Du Plessis hopes Proteas have 'blown away England cobwebs'
- Author: Julie Sanders May 28, 2017,
May 28, 2017, 12:58
South Africa hope to live up to their reputation as the world s top-ranked one-day worldwide side at Southampton on Saturday after blowing away "cobwebs" in their series-opening defeat by England. But medium-pacer Jake Ball conceded only three runs off his last four deliveries, and Wood gave up only four singles in a tense last over to register a thrilling victory for the home side.
Stokes, cleared to play after a knee injury scare in the series opener, was dropped twice before going on to equal his career-best 101, hitting 11 fours and three sixes from 79 balls.
The left-handed Miller was classy in making his unbeaten 71 off 51 balls while his partner was powerful during his 36 off 22.
England leads the series 1-0 after winning the first game at Headingley by 72 runs.
England, who host the eighth edition of the ICC Champions Trophy, next play the third and third final ODI at the Lord's on May 29.
AB de Villiers (52) looked positive from the outset and brought the 50-run stand with de Kock off 52 balls.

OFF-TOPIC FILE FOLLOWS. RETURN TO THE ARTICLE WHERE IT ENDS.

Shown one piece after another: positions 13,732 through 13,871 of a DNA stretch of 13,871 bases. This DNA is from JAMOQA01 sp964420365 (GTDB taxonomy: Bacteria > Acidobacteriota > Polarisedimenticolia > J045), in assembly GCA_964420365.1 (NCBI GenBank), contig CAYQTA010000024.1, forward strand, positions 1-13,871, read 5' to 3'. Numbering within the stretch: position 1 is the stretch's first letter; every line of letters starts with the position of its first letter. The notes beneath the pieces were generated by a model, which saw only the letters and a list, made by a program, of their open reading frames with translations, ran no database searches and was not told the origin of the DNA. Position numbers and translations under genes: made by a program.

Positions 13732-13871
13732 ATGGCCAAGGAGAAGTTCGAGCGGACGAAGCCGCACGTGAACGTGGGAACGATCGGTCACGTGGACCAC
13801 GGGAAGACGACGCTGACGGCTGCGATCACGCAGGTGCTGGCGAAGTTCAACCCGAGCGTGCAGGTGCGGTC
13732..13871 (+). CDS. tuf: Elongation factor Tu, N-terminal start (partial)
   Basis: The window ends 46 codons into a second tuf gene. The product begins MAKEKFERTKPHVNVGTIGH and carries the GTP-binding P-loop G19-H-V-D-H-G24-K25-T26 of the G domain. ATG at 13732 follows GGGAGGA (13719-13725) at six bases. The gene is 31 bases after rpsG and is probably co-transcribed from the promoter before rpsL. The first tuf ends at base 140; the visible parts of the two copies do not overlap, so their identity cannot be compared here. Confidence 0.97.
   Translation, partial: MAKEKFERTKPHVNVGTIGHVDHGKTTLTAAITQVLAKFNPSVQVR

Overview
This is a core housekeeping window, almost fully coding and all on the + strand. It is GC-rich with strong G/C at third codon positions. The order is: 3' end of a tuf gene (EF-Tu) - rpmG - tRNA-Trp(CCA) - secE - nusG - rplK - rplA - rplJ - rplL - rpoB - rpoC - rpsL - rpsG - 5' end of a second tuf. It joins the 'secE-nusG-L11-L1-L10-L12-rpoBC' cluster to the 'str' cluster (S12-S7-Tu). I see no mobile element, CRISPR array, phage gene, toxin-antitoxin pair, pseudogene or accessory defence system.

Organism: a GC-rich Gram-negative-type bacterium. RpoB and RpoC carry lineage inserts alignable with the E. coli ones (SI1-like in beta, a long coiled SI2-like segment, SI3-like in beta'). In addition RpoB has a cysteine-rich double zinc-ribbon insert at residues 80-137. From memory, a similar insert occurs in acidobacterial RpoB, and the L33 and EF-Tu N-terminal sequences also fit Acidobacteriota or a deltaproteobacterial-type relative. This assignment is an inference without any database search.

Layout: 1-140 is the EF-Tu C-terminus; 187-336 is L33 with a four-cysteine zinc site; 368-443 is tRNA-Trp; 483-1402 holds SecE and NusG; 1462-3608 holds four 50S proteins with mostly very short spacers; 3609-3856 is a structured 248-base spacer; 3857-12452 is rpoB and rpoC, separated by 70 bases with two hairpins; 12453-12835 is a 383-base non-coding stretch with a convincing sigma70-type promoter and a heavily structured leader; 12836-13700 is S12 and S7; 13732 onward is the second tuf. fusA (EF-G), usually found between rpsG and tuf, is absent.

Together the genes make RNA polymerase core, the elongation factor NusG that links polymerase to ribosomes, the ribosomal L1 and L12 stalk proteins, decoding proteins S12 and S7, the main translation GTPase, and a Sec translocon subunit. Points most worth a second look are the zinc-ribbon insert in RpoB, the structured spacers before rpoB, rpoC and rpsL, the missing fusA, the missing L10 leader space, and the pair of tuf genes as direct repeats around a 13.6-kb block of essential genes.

Yet in a match where the Proteas dropped six chances in all, they were still on course for a morale-boosting win ahead of the start of next week's Champions Trophy ODI tournament in England.
Plunkett was the most successful bowler with three wickets, while Moeen and Stokes claimed one wicket each. Stokes received reprieves off his first two deliveries.
England also made a change from the first match, but it was Chris Woakes - suffering from a tight quad - rather than Stokes who was rested.
To say Stokes rode his luck early in his innings was an understatement. "I can't be unhappy, we fought right to end and probably had it in the back for most of that last half hour".
South Africa, the world's top-ranked ODI side, dropped six catches during a sloppy fielding display, with left-arm spinner Keshav Mahraj three times denied a wicket in his debut at this level. England and South Africa are in different groups in the eight-team competition.